By Gerson Moreno-Riano, July 5, 2010 in Pedagogy and Teaching, What is Education?
Two tensions have characterized American higher education – one focuses on education as the craft of shaping the soul while the other focuses on education as the passive process of facilitating natural development. The first has been advanced by the likes of Plato, Augustine, Thomas Jefferson, Leo Strauss, and Allan Bloom. It is rooted in the ancient Greeks, the Judeo-Christian worldview, and the Enlightenment. The second has been championed by the likes of Rousseau, Schelling, Emerson, Thoreau, Whitman, and Dewey. It is rooted in European Romanticism and its American acceptance.
Both of these tensions are with us today. The first emphasizes strong intellectual content, a body of knowledge, dialectic, and hard work. The second focuses on process, methods, and self-discovery.
How are these tensions perceived by today’s students? How do they affect a student’s perception of education? Which of these tensions attract students the most?
These are difficult questions to answer and I am sure we could find students that fit into either of these approaches to education as well as everything in between. But consider for a moment the following anecdote. In a recent discussion with a student, he informed me that he was tired of the bookish approach to learning. By this I understood him to say that he simply found the education as soul craft approach as boring, irrelevant, and obfuscating. Instead, this young man proclaimed to me that he wanted to travel, get lost in the world, and through this journey become “wise.” In short, he was advocating the virtues of educational romanticism. Before we are too harsh on this student consider the fact that one of today’s bestselling authors – Elizabeth Gilbert – has done the same thing and written two best selling works about this experience of self-discovery: Eat, Pray, and Love (Viking, 2006) and Committed (Viking, 2010).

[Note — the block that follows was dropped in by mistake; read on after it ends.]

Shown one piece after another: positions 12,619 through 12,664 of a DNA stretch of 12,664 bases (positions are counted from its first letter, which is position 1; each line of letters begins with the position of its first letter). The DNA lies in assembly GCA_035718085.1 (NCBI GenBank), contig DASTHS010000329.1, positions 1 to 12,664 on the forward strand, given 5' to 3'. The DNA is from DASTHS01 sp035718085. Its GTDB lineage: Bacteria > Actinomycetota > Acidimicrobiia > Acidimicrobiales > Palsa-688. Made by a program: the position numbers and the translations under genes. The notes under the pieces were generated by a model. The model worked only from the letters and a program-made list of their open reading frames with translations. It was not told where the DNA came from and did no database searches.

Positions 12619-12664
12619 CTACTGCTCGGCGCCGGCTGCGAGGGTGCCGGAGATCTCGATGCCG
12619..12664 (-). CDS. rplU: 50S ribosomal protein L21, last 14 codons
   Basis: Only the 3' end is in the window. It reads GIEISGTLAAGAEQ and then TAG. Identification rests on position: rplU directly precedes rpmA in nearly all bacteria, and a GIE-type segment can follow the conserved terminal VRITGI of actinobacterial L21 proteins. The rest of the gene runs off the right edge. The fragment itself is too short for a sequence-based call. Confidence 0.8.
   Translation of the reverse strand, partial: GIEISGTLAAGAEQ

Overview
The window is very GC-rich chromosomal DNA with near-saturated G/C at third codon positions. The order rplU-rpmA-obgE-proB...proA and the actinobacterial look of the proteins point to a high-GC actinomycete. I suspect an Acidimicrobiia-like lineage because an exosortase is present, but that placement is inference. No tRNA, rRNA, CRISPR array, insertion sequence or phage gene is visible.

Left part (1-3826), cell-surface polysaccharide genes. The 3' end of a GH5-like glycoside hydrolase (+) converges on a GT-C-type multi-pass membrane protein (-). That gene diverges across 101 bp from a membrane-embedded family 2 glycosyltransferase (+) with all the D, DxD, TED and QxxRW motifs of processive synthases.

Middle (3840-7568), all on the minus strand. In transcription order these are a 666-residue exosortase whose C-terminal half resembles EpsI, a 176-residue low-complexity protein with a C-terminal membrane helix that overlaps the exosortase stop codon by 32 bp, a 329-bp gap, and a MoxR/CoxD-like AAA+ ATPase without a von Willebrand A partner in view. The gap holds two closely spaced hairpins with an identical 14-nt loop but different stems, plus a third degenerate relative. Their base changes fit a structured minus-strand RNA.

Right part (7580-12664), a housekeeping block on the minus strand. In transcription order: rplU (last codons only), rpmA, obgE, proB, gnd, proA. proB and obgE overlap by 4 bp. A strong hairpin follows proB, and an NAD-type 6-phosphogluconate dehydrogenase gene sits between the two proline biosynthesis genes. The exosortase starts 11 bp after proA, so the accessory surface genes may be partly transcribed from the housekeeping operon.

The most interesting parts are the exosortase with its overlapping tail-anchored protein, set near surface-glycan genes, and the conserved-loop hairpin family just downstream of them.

This made me think as to whether or not some of the characteristics of education as soul craft can have the tendency to mute the soul’s desire for self-discovery, experimentation, and liberty. And, consequently, whether it would be wise to ensure that the education as soul craft approach provide enough experiences and room for such voyages of self-discovery and the pursuit of wisdom through alternative means. Perhaps this is heresy to some. But it is important that our concepts of education are continually evaluated both on the basis of principles but also on the basis of human nature and human experience.
If education is the craft of shaping the soul, then the entire soul is at stake and should be considered. Over emphasizing one aspect at the expense of the others often leads to underdeveloped souls. Likewise, over emphasizing the virtues of one approach to education at the expense of the other may cause us to ignore important observations and principles that can be used for a holistic educational approach. Prudent and discerning pedagogy are the key.